WELL’s Biophilia Precondition (#88) deals with “Nature Incorporation.” The first major infusion of biophilic design is present even before you enter the glass front doors. The striking Net Effect carpet has a color and pattern that resembles the ocean. Beyond the aesthetics, the carpet contains 100% recycled nylon, which is partially made from fishing nets recovered from environmentally-sensitive coastal communities in Asia and Africa through the Net-Works program.


Natural Elements

The vegetated plant ledge, which extends throughout the space, simply and efficiently brings greenery through almost every workspace in the office. The ledge provides the same benefits as a green wall, but is much easier to maintain. From the front conference room to the meeting space in the back corner, plants brighten employees’ day, while also cleaning the air they breathe.



Some other notable biophilic elements used in this space include a magnified pattern of dragonfly wings on the interior glass to provide some visual privacy, a unique design detail and a subtle biomorphic pattern to the space. Abstract water patterns on the conference room walls also provide beauty, vibrant colors and a connection to nature.


I am thrilled to see ASID leading their constituency to embrace WELL, LEED and the rising movement towards evidence-based design strategies.

Biophilia is inherent to us as human beings, and biophilic design provides a framework for us to build exceptional spaces enabling us to thrive and do our best possible work.

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A Love Letter to Nature


Dear Nature,

We didn’t always love you the way we do now. In fact for our first 21 years, we didn’t even realize how intrinsically we were connected to you. We didn’t know that our every action affects you. But then we were awakened, and we fell so deeply in love with you that others called us crazy. And our love for you transformed every aspect of ourselves – how we operate, how we make decisions – even our purpose. After all, how can a business be successful if it is harming you, the source of our life support system?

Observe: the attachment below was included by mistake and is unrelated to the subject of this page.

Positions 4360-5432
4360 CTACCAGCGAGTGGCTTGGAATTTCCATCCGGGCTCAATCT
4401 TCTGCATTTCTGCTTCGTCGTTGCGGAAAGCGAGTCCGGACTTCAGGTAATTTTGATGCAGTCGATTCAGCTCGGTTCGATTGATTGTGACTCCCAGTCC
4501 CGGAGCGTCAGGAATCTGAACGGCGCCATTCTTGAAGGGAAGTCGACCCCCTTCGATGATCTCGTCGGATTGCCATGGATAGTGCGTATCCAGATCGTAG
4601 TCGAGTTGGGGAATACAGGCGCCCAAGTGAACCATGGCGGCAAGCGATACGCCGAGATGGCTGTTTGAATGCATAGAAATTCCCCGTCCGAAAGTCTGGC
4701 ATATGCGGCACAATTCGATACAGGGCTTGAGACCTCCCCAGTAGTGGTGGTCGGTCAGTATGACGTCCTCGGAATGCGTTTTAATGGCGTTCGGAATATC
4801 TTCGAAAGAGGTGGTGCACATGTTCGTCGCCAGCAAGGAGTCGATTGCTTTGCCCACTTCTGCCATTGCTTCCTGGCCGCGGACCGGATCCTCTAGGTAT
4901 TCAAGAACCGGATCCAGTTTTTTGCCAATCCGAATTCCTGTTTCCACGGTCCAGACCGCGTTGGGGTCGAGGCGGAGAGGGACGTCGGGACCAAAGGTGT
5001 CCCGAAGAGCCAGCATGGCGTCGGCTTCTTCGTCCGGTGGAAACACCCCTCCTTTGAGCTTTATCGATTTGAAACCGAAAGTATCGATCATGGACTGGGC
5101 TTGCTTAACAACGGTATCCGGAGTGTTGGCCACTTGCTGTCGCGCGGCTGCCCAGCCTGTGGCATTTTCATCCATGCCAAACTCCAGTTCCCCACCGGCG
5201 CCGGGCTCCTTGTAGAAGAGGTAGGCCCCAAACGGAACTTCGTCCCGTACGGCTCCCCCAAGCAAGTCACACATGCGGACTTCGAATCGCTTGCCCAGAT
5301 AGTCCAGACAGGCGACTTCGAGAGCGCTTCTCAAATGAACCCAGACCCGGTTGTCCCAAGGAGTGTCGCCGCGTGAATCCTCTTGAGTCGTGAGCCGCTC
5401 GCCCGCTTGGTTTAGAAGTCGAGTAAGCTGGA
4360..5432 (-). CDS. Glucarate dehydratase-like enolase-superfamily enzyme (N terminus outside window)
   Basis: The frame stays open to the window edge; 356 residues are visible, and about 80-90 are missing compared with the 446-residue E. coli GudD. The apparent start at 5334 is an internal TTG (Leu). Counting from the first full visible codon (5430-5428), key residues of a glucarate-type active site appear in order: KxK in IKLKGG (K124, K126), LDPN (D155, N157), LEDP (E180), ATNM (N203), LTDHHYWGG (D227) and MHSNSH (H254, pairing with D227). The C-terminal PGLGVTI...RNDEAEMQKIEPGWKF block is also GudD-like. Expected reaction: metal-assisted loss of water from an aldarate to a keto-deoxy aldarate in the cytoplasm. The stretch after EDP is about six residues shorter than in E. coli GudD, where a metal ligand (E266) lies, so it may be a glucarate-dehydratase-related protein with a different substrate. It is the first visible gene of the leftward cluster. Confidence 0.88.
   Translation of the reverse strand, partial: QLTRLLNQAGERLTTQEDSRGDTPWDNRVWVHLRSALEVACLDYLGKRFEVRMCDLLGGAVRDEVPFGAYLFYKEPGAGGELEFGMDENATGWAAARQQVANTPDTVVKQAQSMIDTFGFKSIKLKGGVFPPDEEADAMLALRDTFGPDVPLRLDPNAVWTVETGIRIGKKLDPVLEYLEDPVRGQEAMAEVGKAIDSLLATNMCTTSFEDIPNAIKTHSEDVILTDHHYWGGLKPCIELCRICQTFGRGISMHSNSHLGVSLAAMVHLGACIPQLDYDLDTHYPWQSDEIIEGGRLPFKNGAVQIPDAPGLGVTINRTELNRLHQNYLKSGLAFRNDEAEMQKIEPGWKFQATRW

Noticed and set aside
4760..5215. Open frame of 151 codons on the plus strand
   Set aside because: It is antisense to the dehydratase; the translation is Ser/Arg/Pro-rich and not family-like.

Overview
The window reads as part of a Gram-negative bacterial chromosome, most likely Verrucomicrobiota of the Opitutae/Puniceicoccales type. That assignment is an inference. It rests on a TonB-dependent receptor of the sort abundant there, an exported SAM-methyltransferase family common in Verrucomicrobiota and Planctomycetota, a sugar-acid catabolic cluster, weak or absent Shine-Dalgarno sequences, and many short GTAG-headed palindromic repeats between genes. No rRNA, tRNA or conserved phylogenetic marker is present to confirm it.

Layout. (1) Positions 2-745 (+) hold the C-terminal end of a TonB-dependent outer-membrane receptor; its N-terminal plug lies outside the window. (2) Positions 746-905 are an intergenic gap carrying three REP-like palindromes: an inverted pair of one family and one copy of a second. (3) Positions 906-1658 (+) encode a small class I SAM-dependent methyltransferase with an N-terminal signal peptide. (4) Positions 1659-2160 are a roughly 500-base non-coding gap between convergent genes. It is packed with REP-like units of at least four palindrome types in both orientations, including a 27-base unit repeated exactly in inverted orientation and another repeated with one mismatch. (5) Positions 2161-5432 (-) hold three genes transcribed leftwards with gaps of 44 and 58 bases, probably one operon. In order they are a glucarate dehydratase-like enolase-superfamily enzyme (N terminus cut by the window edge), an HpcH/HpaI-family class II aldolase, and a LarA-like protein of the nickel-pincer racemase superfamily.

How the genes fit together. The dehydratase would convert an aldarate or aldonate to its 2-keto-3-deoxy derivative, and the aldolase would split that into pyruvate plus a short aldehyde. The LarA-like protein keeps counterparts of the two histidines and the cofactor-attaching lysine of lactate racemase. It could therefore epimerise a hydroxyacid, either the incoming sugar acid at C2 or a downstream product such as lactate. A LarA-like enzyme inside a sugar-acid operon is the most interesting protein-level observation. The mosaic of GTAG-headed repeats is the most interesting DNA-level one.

clouds in nature

Nature, do you remember the first time we came seeking your inspiration? We put aside our brash belief that we could solve every problem by ourselves, and we asked for your guidance. Admiring the beautiful and chaotic floors of your forests and meadows, we let go of our need to make every tile identical, and we embraced the untapped power of diversity. The world loved your innovative solution too.

Now here we are, decades into our love affair, and we are still learning from you—how your patterns can heal us, how your models can guide us. And we believe that reconnecting with our love for you will not only lead us to more circular systems, but also help us become healthier and more productive too. How amazing to learn that spending time with you, or in spaces designed to be evocative of you, may result in reduced stress levels, faster healing rates, and improved cognitive functioning!

room with nature light

We are finally learning from your generosity and asking ourselves what it would mean for us to be generous too. How could we contribute to spaces that facilitate wellbeing? How could our factories replenish your ecosystems? We are striving to be more like you and know we need your guidance now more than ever.

With love,

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Pantone 2017 Color of the Year: Greenery

Gretchen Wagner

2017 is finally here and with it comes the long anticipated opportunity to turn over a new leaf. In keeping with traditions it is also the time to celebrate Pantone’s 2017 Color of the Year, Greenery.

Throughout all seasons, Greenery is a reminder of vitality and prosperity; youthfulness and energy.

Greenery palette

Greenery hinges on the development of well being and self care trends that have been rising to the forefront of our minds while we contemplate the differences between health and healing, the group and the individual.

Shades of green are ubiquitous in nature. You can find Greenery nestled as a pop of color among soft pastels or paired with bolder shades of jewel toned orchids in an effort to transition us out of Winter. Root Greenery with deep mineral and rust tones for the perfect earthly balance and blur man made versus nature made by bringing the outdoors inside.

Greenery carpet palette

Ultimately, Greenery is about embracing our inherent connection to nature and the beneficial qualities that we absorb when surrounded by it. So as we transition and grow into 2017, remember to breathe deeply, enjoy matcha lattes and sliced avocados, barefoot walks along moss covered trails and cultivate some greenery in that urban apartment of yours.

Check out our Green Pinterest board below. Until next year my color loving friends.